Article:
This April 15th meant a tax filing deadline to most people, but for blues music fans it was a feast day because it was the day of the latest release by master blues harp player, Chicago native and the owner of Phoenix club The Rhythm Room, Bob Corritore.
What sets this record, Taboo, apart from most run-of-the-mill blues productions is that its an all instrumental blues harmonica record and has many fine cuts for you to enjoy.
For example, track 1 “Potato Stomp” is a snazzy number with a big-band/swing feel to it. The piano playing is interwoven with some sax and horns and provides an example of the diversity found in this CD. The second cut, “Many A Devil’s Night”, is reminiscent of a Double Trouble tune with a strong piano presence played well by Fred Kaplan, which weaves into a great harp blowing session by Bob.
The diversity in this disc is further evidenced by the #4 track, “Harmonica Watusi”, which sounds exactly like the title suggests, a beach party dance tune thats harmonica-based. The harmonica, piano, bass and yes even an extended drum solo combine to create a great song that will have you hip-shaking and foot tappin’. Theres a very cool part of this song with an organ solo session and then a killer guitar solo by guest Junior Watson, all in all this may be the best song on the disc. In 3 and a quarter minutes you have every musician showing off some of their best work.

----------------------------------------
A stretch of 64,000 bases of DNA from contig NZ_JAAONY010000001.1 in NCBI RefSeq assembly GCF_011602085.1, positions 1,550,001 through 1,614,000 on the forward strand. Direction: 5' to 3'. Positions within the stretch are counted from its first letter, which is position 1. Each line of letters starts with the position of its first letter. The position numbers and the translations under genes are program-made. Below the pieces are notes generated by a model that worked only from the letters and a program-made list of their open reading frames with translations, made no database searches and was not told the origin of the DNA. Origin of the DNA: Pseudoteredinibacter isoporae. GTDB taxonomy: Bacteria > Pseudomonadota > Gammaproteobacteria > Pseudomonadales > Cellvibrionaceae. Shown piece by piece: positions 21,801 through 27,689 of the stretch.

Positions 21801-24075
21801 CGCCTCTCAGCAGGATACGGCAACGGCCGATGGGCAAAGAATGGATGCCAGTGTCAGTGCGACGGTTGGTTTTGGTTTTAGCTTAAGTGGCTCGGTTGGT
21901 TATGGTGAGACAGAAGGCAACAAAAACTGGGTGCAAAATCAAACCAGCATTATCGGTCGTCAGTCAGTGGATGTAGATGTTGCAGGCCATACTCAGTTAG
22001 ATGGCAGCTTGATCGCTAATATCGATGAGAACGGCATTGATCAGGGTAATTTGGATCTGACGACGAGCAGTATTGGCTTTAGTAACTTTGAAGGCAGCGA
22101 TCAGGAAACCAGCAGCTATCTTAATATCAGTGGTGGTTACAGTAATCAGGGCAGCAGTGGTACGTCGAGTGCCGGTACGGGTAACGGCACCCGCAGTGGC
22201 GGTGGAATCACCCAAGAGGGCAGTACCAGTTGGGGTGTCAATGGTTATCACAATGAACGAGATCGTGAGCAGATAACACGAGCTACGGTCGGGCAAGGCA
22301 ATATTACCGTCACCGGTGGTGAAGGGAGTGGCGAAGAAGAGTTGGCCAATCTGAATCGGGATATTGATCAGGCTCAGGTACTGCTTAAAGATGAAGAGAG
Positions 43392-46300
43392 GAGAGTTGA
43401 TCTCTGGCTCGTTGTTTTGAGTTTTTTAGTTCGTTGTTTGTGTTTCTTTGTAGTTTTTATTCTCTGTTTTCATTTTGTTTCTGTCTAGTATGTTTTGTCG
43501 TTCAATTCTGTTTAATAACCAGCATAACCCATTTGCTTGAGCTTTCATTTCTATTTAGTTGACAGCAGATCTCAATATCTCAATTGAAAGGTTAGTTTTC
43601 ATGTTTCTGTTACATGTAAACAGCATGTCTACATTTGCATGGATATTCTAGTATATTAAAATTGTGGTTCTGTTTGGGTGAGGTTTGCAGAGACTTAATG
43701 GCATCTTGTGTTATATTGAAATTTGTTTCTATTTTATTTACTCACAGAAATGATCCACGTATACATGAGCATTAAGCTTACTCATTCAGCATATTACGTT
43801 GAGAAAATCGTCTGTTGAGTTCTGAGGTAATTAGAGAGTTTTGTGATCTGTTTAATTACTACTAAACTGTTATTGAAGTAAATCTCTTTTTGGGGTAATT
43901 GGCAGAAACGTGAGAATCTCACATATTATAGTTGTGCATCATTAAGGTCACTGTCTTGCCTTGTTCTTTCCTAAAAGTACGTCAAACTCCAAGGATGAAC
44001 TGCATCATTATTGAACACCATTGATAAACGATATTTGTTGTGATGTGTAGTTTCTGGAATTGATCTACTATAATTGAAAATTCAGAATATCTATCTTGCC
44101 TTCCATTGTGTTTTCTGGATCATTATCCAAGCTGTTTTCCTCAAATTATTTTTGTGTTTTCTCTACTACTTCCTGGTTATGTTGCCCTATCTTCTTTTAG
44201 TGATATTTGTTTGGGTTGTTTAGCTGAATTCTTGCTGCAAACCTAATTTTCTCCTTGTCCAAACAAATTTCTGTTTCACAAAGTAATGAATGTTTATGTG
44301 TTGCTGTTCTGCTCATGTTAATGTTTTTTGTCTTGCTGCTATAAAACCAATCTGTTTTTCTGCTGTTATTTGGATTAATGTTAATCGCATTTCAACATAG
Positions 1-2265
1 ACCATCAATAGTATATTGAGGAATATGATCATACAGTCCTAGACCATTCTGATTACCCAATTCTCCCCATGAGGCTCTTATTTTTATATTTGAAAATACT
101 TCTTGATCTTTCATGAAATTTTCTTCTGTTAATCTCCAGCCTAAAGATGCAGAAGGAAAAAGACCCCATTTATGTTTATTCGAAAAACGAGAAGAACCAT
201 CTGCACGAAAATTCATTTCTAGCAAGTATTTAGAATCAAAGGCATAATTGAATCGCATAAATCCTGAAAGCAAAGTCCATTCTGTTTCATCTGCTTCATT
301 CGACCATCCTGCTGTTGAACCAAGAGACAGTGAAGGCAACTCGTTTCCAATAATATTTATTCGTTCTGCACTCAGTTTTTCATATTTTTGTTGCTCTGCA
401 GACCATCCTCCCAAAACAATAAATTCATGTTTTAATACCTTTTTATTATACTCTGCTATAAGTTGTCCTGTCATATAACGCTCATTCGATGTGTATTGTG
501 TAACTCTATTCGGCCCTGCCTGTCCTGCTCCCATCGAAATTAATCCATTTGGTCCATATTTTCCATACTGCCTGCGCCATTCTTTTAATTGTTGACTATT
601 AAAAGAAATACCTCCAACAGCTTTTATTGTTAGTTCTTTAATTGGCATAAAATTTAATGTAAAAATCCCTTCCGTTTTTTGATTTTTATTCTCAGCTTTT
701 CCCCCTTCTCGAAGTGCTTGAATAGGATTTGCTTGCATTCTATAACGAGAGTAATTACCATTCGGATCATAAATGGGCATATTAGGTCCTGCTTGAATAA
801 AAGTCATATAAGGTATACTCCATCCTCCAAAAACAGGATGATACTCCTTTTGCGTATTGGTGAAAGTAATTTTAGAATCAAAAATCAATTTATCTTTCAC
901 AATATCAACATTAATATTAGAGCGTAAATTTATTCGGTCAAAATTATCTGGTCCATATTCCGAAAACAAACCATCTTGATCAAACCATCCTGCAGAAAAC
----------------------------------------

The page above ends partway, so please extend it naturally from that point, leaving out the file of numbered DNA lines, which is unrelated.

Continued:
The title track “Taboo”, #5, is a sweet, slow-sound type of cut and it kinda glides along in a smooth way as it highlights Bob’s skill on the Hohner.
There’s plenty of solid blues on this disc.
Track 7, “Mr. Tate’s Advice”, brings out the heavy artillery with Jimmie Vaughan ripping chords on the tune as guest lead guitarist. Then, you get Doug James blowing the saxophone into the mix and throw in terrific organ playing by Papa John DeFrancesco and you really have a hit on your hands here. With Bobs fabulous harp playing on this one, its definitely one of the best numbers on the CD. Further interesting tracks include #9, “Fabuloco”, which has a latin/calypso beat and great harp playing and mixed into this musical gumbo are congas and steel drums too.
There’s plenty of solid blues on this disc. With the variety of songs and musicians, and the overall uniqueness of an all instrumental CD, this disc is definitely a good addition to any blues fans’ collection.